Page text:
In this tragedy it has been my intention to follow the account of Diodorus Siculus, reducing it, however, to such dramatic regularity as I best could, and trying to approach the unities. I therefore suppose the rebellion- to explode and succeed in one day by a sudden conspiracy, instead of the long war of the history.


view to the stage.

In publishing the following Tragedies I have only to repeat that they were not composed with the most remote

On the attempt made by the Managers in a former instance, the public opinion has been already expressed. With regard to my own private feelings, as

seems that they are to stand for nothing, I shall say nothing.

For the historical foundation of the following compositions, the reader is referred to the Notes.

The Author has in one instance attempted to preserve, and in the other to approach the “unities ;" conceiving that with any very distant departure, there may be poetry, but can be no drama.

He is aware of the unpopularity of this notion in present English literature ; but it is not a system of his own, being merely an opinion, which, not very long ago, was the law of literature throughout the world, and is still so in the more civilized parts of it. But “ Nous avons change tout cela," and are reaping the advantages of the change. The writer is far from conceiving that any thing he can adduce by personal precept or example can at all approach his regular, or even irregular predecessors: he is merely giving a reason why he preferred the more regular formation of a structure, however feeble, to an entire abandonment of all rules whatsoever. Where he has failed, the failure is in the architect, and not in the art.



SARDANAPALUS, King of Nineveh and Assyria, &c.
ARBaces, the Mede who aspired to the Throne.
Bèleses, a Chaldean and Soothsayer.
Salements, the King's Brother-in-law.
ALTADA, an Assyrian Officer of the Palace.


ZARINA, the Queen.
MYRRHA, an Ionian female Slave, and the Favourite of

Women composing the Harem of SARDANAPALUS, .

Attendants, Chaldean Priests, Medes, &c. &c.

Scene-a Hall in the Royal Palace of Nineveh.



A Hall in the Palace,

SALEMENES (solus). He hath wrong'd his queen, but still he is her lord; 'He hath wrong'd my sister, still he is my brother; He hath wrong'd his people, still he is their sovereign, And I must be his friend as well as subject: He must not perish thus. I will not see The blood of Nimrod and Semiramis Sink in the earth, and thirteen hundred years Of empire ending like a shepherd's tale He must be roused. In his effeminate heart There is a careless courage which corruption Has not all quench'd, and latent energies, Represt by circumstance, but not destroy'd Stecp'd but not drown'd, in deep voluptuousness. If born a peasant, he had been a man To have reach'd an empire; to an empire born, He will bequeath none; nothing but a name, Which his sons will not prize in heritage :Yet, not all lost, even yet he may redeem His sloth and shame, by only being that Which he should be, as easily as the thing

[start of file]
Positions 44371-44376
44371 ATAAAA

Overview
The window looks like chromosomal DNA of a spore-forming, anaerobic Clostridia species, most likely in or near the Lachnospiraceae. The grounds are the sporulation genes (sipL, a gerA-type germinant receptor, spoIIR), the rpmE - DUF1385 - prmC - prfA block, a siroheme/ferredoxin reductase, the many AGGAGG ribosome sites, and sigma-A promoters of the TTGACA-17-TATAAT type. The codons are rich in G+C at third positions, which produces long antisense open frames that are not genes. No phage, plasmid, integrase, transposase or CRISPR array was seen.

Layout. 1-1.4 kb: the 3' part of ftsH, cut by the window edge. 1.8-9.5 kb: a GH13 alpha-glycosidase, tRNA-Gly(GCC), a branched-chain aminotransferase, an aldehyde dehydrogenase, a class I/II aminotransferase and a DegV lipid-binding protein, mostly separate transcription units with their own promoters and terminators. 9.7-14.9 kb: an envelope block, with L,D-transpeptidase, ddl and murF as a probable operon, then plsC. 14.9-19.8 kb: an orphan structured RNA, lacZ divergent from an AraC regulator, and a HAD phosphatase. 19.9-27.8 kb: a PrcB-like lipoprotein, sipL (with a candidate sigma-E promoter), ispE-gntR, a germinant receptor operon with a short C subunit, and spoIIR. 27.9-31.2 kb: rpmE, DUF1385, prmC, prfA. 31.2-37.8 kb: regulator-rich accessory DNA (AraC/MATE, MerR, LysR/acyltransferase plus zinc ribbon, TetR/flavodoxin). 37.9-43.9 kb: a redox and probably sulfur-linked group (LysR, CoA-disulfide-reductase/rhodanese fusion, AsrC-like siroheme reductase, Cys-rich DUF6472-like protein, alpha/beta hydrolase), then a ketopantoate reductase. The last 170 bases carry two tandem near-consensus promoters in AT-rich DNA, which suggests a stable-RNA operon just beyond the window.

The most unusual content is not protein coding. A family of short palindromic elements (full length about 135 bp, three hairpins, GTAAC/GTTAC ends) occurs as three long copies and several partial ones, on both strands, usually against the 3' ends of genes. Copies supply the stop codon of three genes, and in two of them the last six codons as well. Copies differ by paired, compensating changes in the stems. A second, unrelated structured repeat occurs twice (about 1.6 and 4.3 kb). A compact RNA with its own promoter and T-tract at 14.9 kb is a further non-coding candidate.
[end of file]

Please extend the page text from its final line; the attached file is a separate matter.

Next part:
He should not be and is. Were it less toil
To sway his nations than consume his life?
To head an army than to rule a harenı ?
He sweats in palling pleasures, dulls his soul,
And saps his goodly strength, in toils which yield not
Health like the chase, nor glory like the war-
He must be roused. Alas! there is no sound

[Sound of soft music heard from within,
To rouse him short of thunder. Hark! the lute,
The lyre, the timbrel; the lascivious tinklings
Of lulling instruments, the softening voices
Of women, and of beings less than women,
Must chime in to the echo of his revel,
While the great king of all we know of earth
Lolls crown'd with roses, and his diadlem
Lies negligently by to be cauglit up
By the first manly hand which dares to snatch it.
Lo, where they come ! alreacły I perceive
The reeking odours of the perfumed trains,
And see the bright gems of the glittering girls,
Who are his comrades and his council, flash
Along the gallery, and amidst the damsels,
As femininely garbed, and scarce less female,
The grandson of Semiramis, the man-queen.
He comes! Shall I await him ? yes, and front him,
And tell him what all good men tell each other,
Speaking of him and his. They come the slaves,
Led by the monarch subject to his slaves.


Enter SARDANAPALUS effeminately dressed, his Head

crowned with Flowers, and his robe negligently flowing, attended by a Train of Women and young Slaves.

SARDANAPALUS (speaking to some of his attendants).
Let the pavilion over the Euphrates
Be garlanded, and lit, and furnish'd forth
For an especial banquet; at the hour
Of midnight we will sup there: see nought wanting,

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